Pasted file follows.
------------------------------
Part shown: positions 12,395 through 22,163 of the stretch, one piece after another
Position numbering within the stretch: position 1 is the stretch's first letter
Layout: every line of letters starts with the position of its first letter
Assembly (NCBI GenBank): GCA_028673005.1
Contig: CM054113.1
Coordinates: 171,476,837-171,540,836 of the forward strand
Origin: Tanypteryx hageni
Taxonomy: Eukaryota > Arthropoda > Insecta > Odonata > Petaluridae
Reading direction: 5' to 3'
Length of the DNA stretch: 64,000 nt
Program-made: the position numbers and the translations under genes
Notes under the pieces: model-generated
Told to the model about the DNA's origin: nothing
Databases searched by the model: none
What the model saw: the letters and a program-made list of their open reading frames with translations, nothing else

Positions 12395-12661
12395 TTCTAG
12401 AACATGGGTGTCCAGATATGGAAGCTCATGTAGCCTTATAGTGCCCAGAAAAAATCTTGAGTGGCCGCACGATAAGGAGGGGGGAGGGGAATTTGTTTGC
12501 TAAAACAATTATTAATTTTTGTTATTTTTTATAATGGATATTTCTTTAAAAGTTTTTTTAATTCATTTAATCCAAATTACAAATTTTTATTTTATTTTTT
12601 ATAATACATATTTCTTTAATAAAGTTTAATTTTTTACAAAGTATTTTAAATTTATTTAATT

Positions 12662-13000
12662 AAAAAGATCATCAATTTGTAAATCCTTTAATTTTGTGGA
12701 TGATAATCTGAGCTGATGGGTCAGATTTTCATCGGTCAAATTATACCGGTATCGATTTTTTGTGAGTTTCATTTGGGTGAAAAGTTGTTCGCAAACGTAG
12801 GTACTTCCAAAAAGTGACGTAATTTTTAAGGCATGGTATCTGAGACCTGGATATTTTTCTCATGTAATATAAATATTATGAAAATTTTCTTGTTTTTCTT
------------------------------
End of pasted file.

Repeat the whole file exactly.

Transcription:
Part shown: positions 12,395 through 22,163 of the stretch, one piece after another
Position numbering within the stretch: position 1 is the stretch's first letter
Layout: every line of letters starts with the position of its first letter
Assembly (NCBI GenBank): GCA_028673005.1
Contig: CM054113.1
Coordinates: 171,476,837-171,540,836 of the forward strand
Origin: Tanypteryx hageni
Taxonomy: Eukaryota > Arthropoda > Insecta > Odonata > Petaluridae
Reading direction: 5' to 3'
Length of the DNA stretch: 64,000 nt
Program-made: the position numbers and the translations under genes
Notes under the pieces: model-generated
Told to the model about the DNA's origin: nothing
Databases searched by the model: none
What the model saw: the letters and a program-made list of their open reading frames with translations, nothing else

Positions 12395-12661
12395 TTCTAG
12401 AACATGGGTGTCCAGATATGGAAGCTCATGTAGCCTTATAGTGCCCAGAAAAAATCTTGAGTGGCCGCACGATAAGGAGGGGGGAGGGGAATTTGTTTGC
12501 TAAAACAATTATTAATTTTTGTTATTTTTTATAATGGATATTTCTTTAAAAGTTTTTTTAATTCATTTAATCCAAATTACAAATTTTTATTTTATTTTTT
12601 ATAATACATATTTCTTTAATAAAGTTTAATTTTTTACAAAGTATTTTAAATTTATTTAATT

Positions 12662-13000
12662 AAAAAGATCATCAATTTGTAAATCCTTTAATTTTGTGGA
12701 TGATAATCTGAGCTGATGGGTCAGATTTTCATCGGTCAAATTATACCGGTATCGATTTTTTGTGAGTTTCATTTGGGTGAAAAGTTGTTCGCAAACGTAG
12801 GTACTTCCAAAAAGTGACGTAATTTTTAAGGCATGGTATCTGAGACCTGGATATTTTTCTCATGTAATATAAATATTATGAAAATTTTCTTGTTTTTCTT